×
Enjoying ad-free content?
Since July 1, 2024, we have disabled all ads to improve your reading experience.
This commitment costs us $10,000 a month. Your support can help us fill the gap.
Support us
Our journalism is banned in Russia. We need your help to keep providing you with the truth.

Russia Risks Japanese Ire With Far East War Commemoration

Russia staged a military parade on Wednesday to commemorate seizing a group of Pacific islands from Japan at the end of World War II, a move likely to inflame tensions over a long-running territorial dispute with Tokyo.

The show of force, the first of its kind on the island of Sakhalin in Russia's Far East, is part of a push by President Vladimir Putin to showcase his country's military might at a time when ties with the West are strained over the Ukraine crisis.

State television showed Russian soldiers goose-stepping through streets lined with flowers and war veterans to celebrate what Moscow calls the liberation of Sakhalin and the nearby Kuril Islands from Japan in 1945.

The parade included 700 soldiers, 24 combat vehicles and 14 helicopters and planes, the Interfax news agency reported. Sakhalin, an island rich in oil and gas, is just over 40 kilometers from Hokkaido — the most northern of Japan's main islands.

A spokesman for Russia's Eastern Military district said it was the first time such a parade had been staged on Sakhalin. "This is the decision of the leadership of the country," he said.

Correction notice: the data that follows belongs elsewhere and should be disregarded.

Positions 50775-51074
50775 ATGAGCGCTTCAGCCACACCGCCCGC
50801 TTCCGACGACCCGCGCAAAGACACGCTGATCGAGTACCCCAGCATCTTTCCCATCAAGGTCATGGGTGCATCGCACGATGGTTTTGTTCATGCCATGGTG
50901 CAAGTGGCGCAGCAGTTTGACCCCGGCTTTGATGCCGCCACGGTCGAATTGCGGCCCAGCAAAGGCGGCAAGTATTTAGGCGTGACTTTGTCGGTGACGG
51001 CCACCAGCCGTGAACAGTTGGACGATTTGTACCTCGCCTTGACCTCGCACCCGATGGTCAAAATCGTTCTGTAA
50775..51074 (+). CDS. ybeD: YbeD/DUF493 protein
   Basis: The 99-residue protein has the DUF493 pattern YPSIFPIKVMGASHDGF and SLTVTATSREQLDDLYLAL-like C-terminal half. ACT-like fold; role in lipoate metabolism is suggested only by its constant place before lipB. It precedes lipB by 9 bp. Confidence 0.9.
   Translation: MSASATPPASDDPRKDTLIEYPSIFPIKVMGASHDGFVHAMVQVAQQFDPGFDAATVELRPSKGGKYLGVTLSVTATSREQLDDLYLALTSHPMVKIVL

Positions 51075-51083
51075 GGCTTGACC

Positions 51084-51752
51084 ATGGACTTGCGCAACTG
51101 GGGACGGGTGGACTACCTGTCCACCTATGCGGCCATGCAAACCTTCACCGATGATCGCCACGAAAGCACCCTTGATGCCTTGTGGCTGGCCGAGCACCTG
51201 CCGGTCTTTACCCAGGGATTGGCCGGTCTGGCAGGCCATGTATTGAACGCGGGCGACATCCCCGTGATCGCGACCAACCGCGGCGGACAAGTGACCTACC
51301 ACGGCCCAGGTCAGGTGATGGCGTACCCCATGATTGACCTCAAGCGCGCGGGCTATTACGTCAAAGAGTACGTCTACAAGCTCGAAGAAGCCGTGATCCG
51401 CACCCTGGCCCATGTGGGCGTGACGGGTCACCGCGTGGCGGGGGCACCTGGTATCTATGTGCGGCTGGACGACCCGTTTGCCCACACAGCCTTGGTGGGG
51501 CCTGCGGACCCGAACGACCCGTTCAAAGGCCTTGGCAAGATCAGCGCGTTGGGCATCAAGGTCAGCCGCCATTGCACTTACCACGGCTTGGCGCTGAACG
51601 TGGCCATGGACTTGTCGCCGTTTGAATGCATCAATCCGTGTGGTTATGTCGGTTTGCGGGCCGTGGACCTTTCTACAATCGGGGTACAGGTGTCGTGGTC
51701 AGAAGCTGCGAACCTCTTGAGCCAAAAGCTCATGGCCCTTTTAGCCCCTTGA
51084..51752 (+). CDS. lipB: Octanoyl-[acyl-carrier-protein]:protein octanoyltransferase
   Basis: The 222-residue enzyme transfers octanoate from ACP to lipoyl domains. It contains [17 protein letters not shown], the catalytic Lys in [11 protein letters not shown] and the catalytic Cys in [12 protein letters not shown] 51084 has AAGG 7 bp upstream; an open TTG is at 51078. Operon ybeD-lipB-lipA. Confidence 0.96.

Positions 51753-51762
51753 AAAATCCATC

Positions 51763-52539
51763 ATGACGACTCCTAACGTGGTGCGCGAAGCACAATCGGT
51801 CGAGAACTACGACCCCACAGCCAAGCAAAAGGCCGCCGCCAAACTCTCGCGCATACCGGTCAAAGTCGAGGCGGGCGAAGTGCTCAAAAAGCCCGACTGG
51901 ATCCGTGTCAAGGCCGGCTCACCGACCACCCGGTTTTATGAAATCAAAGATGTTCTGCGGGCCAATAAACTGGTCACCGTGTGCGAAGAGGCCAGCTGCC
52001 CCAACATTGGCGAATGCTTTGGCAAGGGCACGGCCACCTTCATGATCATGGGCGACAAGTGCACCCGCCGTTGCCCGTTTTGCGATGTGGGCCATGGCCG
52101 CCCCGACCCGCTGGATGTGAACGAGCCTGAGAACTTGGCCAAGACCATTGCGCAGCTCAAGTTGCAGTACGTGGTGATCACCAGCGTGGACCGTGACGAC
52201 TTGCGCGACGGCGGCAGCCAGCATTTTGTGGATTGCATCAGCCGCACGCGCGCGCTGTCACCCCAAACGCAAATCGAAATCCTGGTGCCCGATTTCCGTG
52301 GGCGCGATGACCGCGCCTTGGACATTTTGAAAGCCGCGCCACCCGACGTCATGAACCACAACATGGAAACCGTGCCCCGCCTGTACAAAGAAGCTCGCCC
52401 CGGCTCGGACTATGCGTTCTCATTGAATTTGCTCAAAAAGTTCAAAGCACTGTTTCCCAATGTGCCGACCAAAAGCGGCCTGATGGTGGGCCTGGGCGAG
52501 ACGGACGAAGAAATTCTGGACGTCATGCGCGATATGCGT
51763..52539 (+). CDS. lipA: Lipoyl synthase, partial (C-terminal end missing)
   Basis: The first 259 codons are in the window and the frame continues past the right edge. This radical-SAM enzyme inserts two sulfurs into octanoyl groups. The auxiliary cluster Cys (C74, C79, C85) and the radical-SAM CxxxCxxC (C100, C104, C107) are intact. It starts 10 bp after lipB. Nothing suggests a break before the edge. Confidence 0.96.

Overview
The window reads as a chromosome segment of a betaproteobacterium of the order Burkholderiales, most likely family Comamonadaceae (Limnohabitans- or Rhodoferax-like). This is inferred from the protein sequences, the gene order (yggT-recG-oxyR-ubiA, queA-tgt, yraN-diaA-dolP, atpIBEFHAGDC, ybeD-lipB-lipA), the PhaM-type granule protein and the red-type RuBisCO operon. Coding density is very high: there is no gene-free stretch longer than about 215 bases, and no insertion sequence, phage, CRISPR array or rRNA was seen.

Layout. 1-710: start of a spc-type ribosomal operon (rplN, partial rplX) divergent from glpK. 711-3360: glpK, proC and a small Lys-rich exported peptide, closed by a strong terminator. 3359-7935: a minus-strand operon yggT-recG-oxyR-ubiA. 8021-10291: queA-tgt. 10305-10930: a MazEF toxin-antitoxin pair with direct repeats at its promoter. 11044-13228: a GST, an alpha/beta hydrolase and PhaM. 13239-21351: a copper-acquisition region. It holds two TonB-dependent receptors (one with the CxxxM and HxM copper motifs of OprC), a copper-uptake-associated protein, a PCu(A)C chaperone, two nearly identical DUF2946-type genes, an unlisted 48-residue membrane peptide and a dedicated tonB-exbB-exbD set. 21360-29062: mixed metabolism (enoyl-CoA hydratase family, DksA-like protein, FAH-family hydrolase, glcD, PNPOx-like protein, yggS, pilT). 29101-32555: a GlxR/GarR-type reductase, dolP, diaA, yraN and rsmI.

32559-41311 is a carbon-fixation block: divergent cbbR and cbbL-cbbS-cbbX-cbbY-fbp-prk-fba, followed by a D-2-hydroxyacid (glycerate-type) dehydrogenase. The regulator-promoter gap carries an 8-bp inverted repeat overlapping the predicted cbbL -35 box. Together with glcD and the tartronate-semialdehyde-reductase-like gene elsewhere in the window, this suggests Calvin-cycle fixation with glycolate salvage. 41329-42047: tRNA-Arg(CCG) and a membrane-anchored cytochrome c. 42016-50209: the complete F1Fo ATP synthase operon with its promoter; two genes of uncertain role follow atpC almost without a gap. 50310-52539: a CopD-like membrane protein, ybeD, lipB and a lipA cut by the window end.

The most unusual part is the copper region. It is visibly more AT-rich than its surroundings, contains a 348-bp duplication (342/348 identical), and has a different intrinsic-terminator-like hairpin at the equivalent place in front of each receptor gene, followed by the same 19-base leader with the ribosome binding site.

The commemoration is likely to worsen already frayed relations with Tokyo which lays claim to the nearby Southern Kuril Islands, known in Japan as the Northern Territories. That dispute is so acrimonious that Moscow and Tokyo have still not signed a formal peace treaty after the war.

The parade took place as Putin prepared to visit Beijing to take part in events marking 70 years since the end of the conflict. Ahead of his trip, Putin said there had been attempts to distort history in both Asia and Europe, where Moscow is at odds with the West over its actions in Ukraine.

Russia has built up military facilities in the area of the disputed islands, laying claim to the seabed in the central part of the Sea of Okhotsk, which separates the Kuril Islands from the Russian mainland.

Putin has said he is ready to discuss the dispute with Japan, but has blamed Tokyo for a lack of dialogue.

A visit by Prime Minister Dmitry Medvedev to the contested Iturup island in August prompted Japanese Foreign Minister Fumio Kishida to delay a planned trip to Russia.

… we have a small favor to ask. As you may have heard, The Moscow Times, an independent news source for over 30 years, has been unjustly branded as a "foreign agent" by the Russian government. This blatant attempt to silence our voice is a direct assault on the integrity of journalism and the values we hold dear.

We, the journalists of The Moscow Times, refuse to be silenced. Our commitment to providing accurate and unbiased reporting on Russia remains unshaken. But we need your help to continue our critical mission.

Your support, no matter how small, makes a world of difference. If you can, please support us monthly starting from just $2. It's quick to set up, and you can be confident that you're making a significant impact every month by supporting open, independent journalism. Thank you.

Once
Monthly
Annual
Continue
paiment methods
Not ready to support today?
Remind me later.

Read more